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Influence of the Pre-Reformation Church on Scottish Place Names (1904)
James Murray Mackinlay
No preview available - 2009
Influence of the Pre-Reformation Church on Scottish Place-Names
James Murray Mackinlay
No preview available - 2015
Abbey abbot Aberdeen Aberdeenshire Adamnan ancient parish Argyll Ayrshire Banffshire barony Bishop Brechin building built burgh burying-ground Caledonia castle cathedral cave Celt Celtic century chapel charter Christian church of St connection Cosmo Innes Croft cross David dedicated to St district Dumfriesshire Earl early east ecclesiastical Edinburgh farm feet Fife Forfarshire founded Gaelic Glasgow Glen Hill hospital Ibid Iona Ireland Irish island Jervise Kilbride Kilmaluag Kincardineshire King Kintyre Kirk Kirkcudbrightshire known as St lands latter Loch mentioned miles monastery monastic monks name of St neighbourhood once stood P. S. A. Scot Paisley parish parish church Perth Perthshire priory probably regarding remarks Roxburghshire ruins saint Sanct says Scotland shire signifying Spittal St Andrews St Columba St Fillan St John St Mary St Monan St Ninian St Serf stone styled Templars topography town traces tradition Vide village Virgin Western Isles Wigtownshire
Page 60 - Ninian, a most reverend bishop and holy man of the British nation, who had been regularly instructed at Rome in the faith and mysteries of the truth...
Page 92 - The mistress and servants of each family take a sheaf of oats and dress it up in women's apparel, put it in a large basket, and lay a wooden club by it, and this they call Briid's Bed : and then the mistress and servants cry three times, Briid is come, Briid is welcome.
Page 148 - Haste and come to me!" 0 Helen fair! O Helen chaste! If I were with thee, I were blest, Where thou lies low and takes thy rest On fair Kirconnell lea.
Page 326 - ... not, it was supposed, be offensive to the stern inhabitant of the regions of despair. This was so general a custom, that the Church published an ordinance against it as an impious and blasphemous usage. This singular custom sunk before the efforts of the clergy in the seventeenth century ; but there must still be many alive who in childhood have been taught to look with wonder on knolls and patches of ground left uncultivated, because, whenever a ploughshare entered the soil, the elementary spirits...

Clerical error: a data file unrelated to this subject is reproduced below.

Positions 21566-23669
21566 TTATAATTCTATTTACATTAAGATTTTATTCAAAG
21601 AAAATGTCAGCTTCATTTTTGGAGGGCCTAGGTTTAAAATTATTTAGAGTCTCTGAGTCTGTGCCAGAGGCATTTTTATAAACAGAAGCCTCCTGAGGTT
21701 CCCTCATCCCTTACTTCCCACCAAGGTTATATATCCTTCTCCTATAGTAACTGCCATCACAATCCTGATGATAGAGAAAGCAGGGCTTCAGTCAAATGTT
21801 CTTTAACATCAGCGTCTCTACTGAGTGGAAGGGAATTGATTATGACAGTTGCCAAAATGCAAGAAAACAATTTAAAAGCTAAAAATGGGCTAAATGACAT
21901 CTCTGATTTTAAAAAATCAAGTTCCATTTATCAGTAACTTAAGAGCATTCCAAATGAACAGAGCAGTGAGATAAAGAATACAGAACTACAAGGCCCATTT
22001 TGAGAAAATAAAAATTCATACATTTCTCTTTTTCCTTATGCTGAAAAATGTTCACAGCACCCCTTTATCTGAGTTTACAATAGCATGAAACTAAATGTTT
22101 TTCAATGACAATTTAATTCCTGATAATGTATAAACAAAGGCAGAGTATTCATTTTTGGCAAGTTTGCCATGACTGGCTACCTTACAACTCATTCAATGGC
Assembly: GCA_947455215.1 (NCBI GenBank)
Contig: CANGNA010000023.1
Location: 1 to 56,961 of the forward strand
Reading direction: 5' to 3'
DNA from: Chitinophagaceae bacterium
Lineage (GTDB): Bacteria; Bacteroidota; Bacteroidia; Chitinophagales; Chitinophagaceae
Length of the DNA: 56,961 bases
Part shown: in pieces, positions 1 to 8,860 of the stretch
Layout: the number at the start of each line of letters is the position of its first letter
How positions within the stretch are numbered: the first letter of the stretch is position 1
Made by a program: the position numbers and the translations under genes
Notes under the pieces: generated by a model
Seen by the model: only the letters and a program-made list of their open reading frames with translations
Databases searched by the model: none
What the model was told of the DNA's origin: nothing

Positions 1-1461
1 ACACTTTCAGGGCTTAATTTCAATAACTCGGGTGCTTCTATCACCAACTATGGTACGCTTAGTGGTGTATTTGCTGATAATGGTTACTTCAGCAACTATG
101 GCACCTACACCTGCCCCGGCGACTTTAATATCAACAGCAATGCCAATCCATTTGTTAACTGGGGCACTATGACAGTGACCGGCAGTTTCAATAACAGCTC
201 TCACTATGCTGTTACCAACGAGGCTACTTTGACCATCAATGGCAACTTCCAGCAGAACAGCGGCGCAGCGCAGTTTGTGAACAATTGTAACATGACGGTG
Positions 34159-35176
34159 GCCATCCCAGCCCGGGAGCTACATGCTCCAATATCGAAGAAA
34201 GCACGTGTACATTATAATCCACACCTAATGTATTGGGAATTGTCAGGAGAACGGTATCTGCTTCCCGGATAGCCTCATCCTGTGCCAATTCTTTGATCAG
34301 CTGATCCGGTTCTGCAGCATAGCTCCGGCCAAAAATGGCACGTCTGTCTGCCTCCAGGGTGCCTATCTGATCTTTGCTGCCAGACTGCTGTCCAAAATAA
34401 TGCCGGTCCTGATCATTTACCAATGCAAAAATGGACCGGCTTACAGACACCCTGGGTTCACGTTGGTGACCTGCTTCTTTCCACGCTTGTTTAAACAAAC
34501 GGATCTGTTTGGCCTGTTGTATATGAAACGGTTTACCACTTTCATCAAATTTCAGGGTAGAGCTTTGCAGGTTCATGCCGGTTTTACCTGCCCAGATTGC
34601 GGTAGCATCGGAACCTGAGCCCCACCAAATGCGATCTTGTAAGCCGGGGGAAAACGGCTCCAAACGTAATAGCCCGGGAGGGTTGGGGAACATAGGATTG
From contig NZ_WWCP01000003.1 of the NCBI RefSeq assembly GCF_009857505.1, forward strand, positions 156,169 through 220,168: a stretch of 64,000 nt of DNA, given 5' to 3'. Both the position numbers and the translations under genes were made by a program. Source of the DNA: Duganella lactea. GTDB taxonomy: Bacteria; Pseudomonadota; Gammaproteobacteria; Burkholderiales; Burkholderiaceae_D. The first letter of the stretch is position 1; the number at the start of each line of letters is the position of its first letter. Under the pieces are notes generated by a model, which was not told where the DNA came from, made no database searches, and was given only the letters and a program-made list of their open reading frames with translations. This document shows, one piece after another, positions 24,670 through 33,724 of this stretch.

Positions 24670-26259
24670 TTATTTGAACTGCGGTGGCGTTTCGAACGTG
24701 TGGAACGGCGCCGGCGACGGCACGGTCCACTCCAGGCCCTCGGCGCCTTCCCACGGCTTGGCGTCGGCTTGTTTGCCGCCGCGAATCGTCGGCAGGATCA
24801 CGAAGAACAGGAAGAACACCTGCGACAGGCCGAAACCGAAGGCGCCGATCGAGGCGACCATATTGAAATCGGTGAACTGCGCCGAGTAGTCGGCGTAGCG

Page 265 - They made the prayer, and health came to him. After that Columcille gave to Drostan that town, and blessed it, and left as (his) word, ' Whosoever should come against it, let him not be manyyeared [or] victorious.' Drostan's tears came on parting from Columcille. Said Columcille, ' Let DEA.R be its name henceforward.
Page 290 - In lona of my heart, lona of my love, Instead of the voice of monks, shall be lowing of cattle; But ere the world come to an end, lona shall be as it was.
Page 118 - This miraculous conveyance is the reason they give for desisting to work where they first began.
Page 92 - Bed : and then the mistress and servants cry three times, " Briid is come ; Briid is welcome ! " This they do just before going to bed, and when they rise in the morning they look among the ashes, expecting to see the impression of Briid's club there ; which, if they do, they reckon it a true presage of' a good crop and prosperous year, and the con trary they take as an ill omen.
Page 293 - The curiosity of the place is the well of the saint ; of power unspeakable in cases of lunacy. The patient is brought into the sacred island, is made to kneel before the altar, where his attendants leave an offering in money : he is then brought to the well, and sips some of the holy water. A second offering is made. That done, he is thrice dipped in the lake, and the same operation is repeated every day for some weeks ; and it often happens, by natural causes, the patient receives relief, of which...
Page 406 - In the same work, xiii. 99, parish of Strathmartin, county of Forfar, we read : " In the north end of the parish is a large stone, called Martin's Stone. Tradition says that, at the place where the stone is erected, a dragon, which had devoured nine maidens (who had gone out on a Sunday evening, one after another, to fetch spring-water to their father), was killed by a person called Martin, and that hence it was called Martin's Stone.